So, earlier I wrote a response to an article called "Myth 2: Religion Does More Harm Than Good," sparked by an exchange on Facebook. In that response, I simply went through the article and pointed out the good and bad parts. I didn't actually address the question "Does religion do more harm than good?" That's what I aim to do now. Of course, there have been entire books written on this subject ("God is Not Great," by Christopher Hitchens, for example), so it's unlikely that I would be able to properly address this question in a single blog post. It should also be noted that it's unlikely I can do this without treading ground already walked by others, but I'll do what I can in giving a (relatively) brief answer.
Before I begin, it would be helpful if I define how I'm using religion. This may seem an obvious thing, but the definition has been debated before. So, the definition I'm using is as follows: religion is a belief in supernatural forces and/or entities that have an effect on the natural world. It's a belief in entities or forces that are undetectable by any natural means (invisible, inaudible, etc). And yes, I'm blatantly stealing that definition from the one Greta Christina uses in her talk "Why Are You Atheists So Angry?" It's useful, and tends to be how we see religion playing out in the real world, rather than in sociological circles (not that sociological definitions are necessarily bad, but the ones I've seen are so broad you could toss in love of a sports team and have it match).
So let's start with a look back at a few things in the "Myth 2" article. Father Williams had this to say:
Hitchens and company claim to follow the Gospel principle of judging a tree by its fruits, but as for the tree of religion, they consider only the rotten fruits, never the good ones. The innumerable saints, geniuses and benefactors nourished by the Christian faith simply count for nothing.
In making their case, Hitchens and company refrain from considering the almost countless ways that Christianity has benefited the world as we know it today.
What of the hospitals? What of the orders of nuns established to care for the dying or educate young girls? What of the soup kitchens and orphanages? What of the preservation of classical culture? What of the artistic and literary treasures?Let's start with hospitals. I really don't need to enumerate the good that hospitals have done, but I'll list a few points anyway: setting broken bones, treating cancer, helping heart attack victims, and oh yea, saving lives. Lots and lots of lives. This is the case for secular as well as religious hospitals. This is unequivocally a good thing. However, in December of 2010, Bishop Thomas Olmsted of the Roman Catholic Diocese of Phoenix stripped a hospital, St. Joseph's, of it's Catholic affiliation because the hospital performed an abortion for the purpose of saving a woman's life. From the letter the Bishop sent to the hospital administration:
I now ask that CHW agree to the following requirements by Friday, December 17, 2010. Only if all of these items are agreed to, will I postpone any action against CHW and St. Joseph’s Hospital. Specifically, I require the following in order for me to postpone any further canonical action directed against St. Joseph’s Hospital:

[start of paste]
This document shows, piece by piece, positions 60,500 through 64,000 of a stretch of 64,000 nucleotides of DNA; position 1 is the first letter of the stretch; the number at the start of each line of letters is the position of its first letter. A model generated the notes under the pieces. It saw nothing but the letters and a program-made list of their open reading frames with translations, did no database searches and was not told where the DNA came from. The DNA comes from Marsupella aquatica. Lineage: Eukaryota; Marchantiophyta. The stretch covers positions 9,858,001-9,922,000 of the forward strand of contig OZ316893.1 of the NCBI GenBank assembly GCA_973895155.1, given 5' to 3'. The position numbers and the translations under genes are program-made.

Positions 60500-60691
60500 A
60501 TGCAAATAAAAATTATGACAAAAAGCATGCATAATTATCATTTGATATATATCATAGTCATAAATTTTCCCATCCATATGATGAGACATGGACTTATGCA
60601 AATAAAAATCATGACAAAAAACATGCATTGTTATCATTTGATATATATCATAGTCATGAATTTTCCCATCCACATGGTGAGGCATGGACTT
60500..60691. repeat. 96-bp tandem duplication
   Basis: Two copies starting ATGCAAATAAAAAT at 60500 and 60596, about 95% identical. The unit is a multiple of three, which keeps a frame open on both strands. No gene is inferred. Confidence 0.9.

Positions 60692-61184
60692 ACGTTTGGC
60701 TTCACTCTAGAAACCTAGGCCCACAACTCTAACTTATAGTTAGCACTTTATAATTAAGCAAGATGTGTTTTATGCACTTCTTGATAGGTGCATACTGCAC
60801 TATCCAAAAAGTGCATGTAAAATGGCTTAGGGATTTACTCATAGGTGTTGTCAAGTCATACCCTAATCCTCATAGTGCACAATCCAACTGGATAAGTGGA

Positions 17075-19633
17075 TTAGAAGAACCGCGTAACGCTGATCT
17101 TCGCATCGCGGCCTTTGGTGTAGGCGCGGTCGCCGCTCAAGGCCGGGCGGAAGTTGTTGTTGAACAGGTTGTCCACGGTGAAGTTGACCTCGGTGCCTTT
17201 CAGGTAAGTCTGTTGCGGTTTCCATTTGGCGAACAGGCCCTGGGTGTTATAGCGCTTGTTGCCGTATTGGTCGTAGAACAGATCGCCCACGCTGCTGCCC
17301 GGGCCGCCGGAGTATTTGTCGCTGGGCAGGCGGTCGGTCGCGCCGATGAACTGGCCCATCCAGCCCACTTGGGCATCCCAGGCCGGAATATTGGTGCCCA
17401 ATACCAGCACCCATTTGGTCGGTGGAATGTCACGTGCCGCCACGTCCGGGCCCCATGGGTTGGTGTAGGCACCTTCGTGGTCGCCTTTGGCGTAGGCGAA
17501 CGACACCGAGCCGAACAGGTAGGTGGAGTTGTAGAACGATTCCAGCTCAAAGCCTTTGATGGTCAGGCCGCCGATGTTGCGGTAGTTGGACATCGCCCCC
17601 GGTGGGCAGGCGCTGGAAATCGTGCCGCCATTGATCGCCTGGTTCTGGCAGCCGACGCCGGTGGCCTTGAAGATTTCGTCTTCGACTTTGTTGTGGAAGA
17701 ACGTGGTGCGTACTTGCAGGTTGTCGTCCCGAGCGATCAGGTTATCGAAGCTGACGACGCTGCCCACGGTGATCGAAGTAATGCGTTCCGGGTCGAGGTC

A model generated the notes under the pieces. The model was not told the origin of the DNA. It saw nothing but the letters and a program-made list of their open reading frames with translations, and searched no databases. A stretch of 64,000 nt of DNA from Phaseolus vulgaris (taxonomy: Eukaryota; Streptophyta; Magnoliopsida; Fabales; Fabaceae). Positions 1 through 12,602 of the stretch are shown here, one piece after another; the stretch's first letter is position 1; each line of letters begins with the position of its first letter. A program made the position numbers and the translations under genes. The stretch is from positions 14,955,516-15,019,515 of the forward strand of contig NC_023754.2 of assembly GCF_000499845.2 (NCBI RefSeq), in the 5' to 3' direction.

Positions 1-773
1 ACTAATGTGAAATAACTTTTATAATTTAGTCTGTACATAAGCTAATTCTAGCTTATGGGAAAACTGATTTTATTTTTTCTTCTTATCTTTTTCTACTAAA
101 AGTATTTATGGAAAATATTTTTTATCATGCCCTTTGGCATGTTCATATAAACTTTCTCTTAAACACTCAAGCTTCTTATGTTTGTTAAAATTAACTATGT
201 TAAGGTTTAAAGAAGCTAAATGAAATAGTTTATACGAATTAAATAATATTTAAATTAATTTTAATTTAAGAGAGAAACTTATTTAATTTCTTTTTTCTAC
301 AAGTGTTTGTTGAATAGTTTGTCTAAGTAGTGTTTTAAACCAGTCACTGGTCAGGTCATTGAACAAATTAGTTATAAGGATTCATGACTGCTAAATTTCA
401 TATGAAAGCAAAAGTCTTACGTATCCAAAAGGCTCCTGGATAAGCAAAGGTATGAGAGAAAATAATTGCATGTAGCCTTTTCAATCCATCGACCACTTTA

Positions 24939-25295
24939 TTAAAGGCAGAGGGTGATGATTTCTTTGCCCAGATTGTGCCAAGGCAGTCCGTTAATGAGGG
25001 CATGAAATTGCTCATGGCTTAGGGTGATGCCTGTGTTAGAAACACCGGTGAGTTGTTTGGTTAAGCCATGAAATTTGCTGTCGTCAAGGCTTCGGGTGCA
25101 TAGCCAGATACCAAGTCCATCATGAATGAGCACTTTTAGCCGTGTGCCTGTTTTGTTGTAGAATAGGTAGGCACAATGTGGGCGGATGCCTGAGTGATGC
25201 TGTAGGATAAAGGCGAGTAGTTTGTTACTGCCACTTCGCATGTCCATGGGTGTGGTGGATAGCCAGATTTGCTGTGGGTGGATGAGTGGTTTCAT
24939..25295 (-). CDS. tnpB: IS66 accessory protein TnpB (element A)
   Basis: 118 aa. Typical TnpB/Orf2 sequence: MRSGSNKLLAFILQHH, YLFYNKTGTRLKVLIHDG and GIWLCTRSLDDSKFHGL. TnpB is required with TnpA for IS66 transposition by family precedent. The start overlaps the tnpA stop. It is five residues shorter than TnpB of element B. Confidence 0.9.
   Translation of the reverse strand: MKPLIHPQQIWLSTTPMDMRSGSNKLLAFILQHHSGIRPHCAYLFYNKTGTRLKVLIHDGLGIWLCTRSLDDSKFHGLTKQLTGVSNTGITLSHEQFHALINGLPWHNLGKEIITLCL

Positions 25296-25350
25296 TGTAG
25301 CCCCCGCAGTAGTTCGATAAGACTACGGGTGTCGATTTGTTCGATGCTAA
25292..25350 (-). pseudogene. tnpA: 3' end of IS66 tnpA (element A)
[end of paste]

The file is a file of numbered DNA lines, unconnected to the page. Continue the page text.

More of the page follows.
1. CHW must acknowledge in writing that the medical procedure that resulted in the abortion at St. Josephs’ hospital was a violation of ERD 47, and so will never occur again at St. Joseph’s Hospital.The abortion in question was performed to save a woman's life when she developed severe symptoms of pulmonary hypertension. She was dying, and without the abortion, she would die. Plain, and simple. There was no saving both. Yet, the "good" Bishop is requiring a promise that it would never happen again, even if it was the only way to save the woman's life. (I recall seeing an article written by a woman who went through a circumstance that sounded just like this, including the five kids, Catholic hospital, life threatening pregnancy, and reluctance on the hospital's part to have the abortion performed, but have been unable to find it. It might have been the same woman, but have been unable to find it. Anyone have a link to it?)
That Bishop uses his religious views to claim authority to let a woman die. He apparently wants all the Catholic hospitals to follow his authority in this matter (his letter is full of his claims to authority). That's a whole lot of harm, right there.
But there are other goods that religion does. For example, orders of nuns who take care of the dying and educate young girls. Mother Teresa is perhaps the most famous for taking care of the dying. She founded the Missionaries of Charity to care for the poor and sick, believing that she was following a calling placed on her by God. Here's a quote from Mother Teresa, which was given in response to a question at a 1981 press conference:
"I think it is very beautiful for the poor to accept their lot, to share it with the passion of Christ. I think the world is being much helped by the suffering of the poor people."That passion for suffering was on display in her 'hospices.' She did not provide painkiller, even in the worst cases. She felt that suffering was a way to be closer to Jesus. In other words, her religious views provided a very direct harm to people.
Moving on. In 2004, The Salvation Army threatened to close all of their soup kitchens in New York City if the city enacted legislation that would've required them and other businesses that deal with the government to provide benefits to the partners of gay employees. That's thousands of homeless who would've been affected. According to one Army official, "You cannot change theological views. Those are so deeply embedded, they form the root of the faith itself." The Salvation Army thinks gay sex is wrong, and was willing to cause harm to the homeless as a result.